The Trap of Green Consumerism

I often get asked whether I think fair trade is a bad idea, and my
response is usually "it's much better to buy fair trade than to buy
unfair trade - but if you care about farmers, ask them what they want." In general, I'm not favorably inclined toward green consumerism.

The notion that somehow we can transform the world by shopping is a
debilitating one, and it's one that George Monbiot has recently done a
fine job of skewering. In his latest, he references a piece in the journal Nature
in which it appears that consumers who buy green goods feel that their
purchases allow them to behave in ways that are environmentally far
worse. The researchers call it 'the licensing effect.'

I couldn't find the study Monbiot mentioned, but I did find a study by the same authors at the University of Toronto, in which they say, yes, people behave like assholes after they buy their recycled toilet paper, but they also behave better if merely exposed to green messages.

So what is it about 'green' goods that turns us into jerks? It's the
act of purchasing them. This isn't to argue that we shouldn't have
goods produced with less cruelty, exploitation, resource-waste and
culture-destruction. It's just that branding them with a feel-good
label actually corrodes the benefits of sustainable manufacturing.

What's the way out of this? Easy. Fight to make sure all goods need to be produced in this way: in other words, make the label redundant.

Not only will we have better consumer goods, but we'll also be worse
consumers. And that's a good thing. So much of the food movement is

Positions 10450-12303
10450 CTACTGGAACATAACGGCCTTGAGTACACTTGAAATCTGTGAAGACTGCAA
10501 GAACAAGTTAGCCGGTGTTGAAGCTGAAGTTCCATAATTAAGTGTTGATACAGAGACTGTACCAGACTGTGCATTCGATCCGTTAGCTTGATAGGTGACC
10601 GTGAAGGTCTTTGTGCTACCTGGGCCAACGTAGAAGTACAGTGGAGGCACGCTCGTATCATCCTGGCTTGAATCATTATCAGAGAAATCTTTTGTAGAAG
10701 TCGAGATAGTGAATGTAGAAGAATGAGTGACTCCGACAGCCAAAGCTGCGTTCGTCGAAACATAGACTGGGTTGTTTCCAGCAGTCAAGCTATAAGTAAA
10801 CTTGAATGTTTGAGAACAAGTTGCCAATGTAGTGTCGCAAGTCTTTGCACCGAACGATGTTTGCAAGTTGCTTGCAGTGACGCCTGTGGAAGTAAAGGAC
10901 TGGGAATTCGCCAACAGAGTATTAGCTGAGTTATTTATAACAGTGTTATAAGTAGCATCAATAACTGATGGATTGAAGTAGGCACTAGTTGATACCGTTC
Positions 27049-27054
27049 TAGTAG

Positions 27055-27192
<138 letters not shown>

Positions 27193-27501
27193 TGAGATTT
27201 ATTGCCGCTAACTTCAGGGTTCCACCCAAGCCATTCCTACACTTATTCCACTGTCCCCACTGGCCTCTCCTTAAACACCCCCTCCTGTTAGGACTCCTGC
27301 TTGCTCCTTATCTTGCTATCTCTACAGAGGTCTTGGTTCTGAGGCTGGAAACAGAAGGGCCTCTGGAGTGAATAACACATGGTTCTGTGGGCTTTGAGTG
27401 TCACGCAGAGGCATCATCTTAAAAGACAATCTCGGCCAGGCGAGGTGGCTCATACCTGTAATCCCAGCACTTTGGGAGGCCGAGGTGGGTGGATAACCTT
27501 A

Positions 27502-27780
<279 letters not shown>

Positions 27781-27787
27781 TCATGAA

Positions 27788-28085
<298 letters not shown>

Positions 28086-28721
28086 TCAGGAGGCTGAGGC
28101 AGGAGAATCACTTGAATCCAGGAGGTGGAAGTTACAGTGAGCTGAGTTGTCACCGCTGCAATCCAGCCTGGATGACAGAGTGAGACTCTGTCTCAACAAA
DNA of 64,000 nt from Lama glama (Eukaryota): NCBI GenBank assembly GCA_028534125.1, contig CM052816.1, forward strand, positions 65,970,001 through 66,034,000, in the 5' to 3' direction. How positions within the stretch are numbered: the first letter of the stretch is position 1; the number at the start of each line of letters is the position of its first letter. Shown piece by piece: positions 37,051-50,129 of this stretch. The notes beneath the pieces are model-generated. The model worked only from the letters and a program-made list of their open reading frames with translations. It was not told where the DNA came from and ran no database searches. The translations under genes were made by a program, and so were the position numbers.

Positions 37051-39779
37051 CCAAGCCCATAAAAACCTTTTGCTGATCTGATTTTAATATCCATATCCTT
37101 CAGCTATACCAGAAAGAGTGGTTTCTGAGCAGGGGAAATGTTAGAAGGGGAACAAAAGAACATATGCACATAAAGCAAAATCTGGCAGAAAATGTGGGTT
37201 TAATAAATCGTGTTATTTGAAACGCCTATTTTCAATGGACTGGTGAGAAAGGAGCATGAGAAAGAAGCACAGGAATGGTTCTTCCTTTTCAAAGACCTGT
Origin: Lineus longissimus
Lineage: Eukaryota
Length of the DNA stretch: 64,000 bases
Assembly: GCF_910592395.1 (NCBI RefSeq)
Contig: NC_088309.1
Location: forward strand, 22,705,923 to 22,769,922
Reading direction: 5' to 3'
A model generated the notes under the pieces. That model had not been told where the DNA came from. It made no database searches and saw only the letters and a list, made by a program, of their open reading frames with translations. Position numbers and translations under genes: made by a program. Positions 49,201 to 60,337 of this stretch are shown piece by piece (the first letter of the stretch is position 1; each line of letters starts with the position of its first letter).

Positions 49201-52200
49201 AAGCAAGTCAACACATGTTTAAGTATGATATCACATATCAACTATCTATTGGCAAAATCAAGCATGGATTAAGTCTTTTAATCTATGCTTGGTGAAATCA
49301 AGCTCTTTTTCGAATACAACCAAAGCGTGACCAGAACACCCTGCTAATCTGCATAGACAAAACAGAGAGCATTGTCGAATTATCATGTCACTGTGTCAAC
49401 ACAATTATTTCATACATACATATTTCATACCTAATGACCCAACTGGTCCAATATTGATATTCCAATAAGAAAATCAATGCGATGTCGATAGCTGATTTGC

driven by a 'look to the label' approach. And, again, don't get me
wrong. I want to know where the food comes from, and that it's
sustainable, local, produced without exploitation of labor or the
environment. What I'm saying is that the label, ultimately, is one of
the worst ways of doing this. Because what this latest research
demonstrates is that buying green is a way of turning guilt into a

After filling up a trolley with 'green' goods, consumers can gag the
nagging voices concerned that it's unbridled consumerism itself that
lies at the heart of environmental destruction. After throwing a few
coins in the direction of the sirens of sustainability, people can
behave worse than before, their ears plugged by having bought green
goods. (In the Toronto experiment, primed with the virtue of green
consumerism, people felt readier to lie, cheat and steal.)

But exposure to 'green' products without purchasing them serves to make us more
aware of one another, and more inclined to be generous. Again, the
Toronto experiment showed that people who were merely exposed to green
messaging gave a third more money away in a dictator game than those who weren't exposed.

In other words, there are conditions under which we can be more
altruistic, more generous, and more aware. But those conditions are
killed by the act of purchase, of engaging with the world and its
problems as if those problems were commodities, rather than political
challenges that will be solved not by shopping, but by civic engagement.

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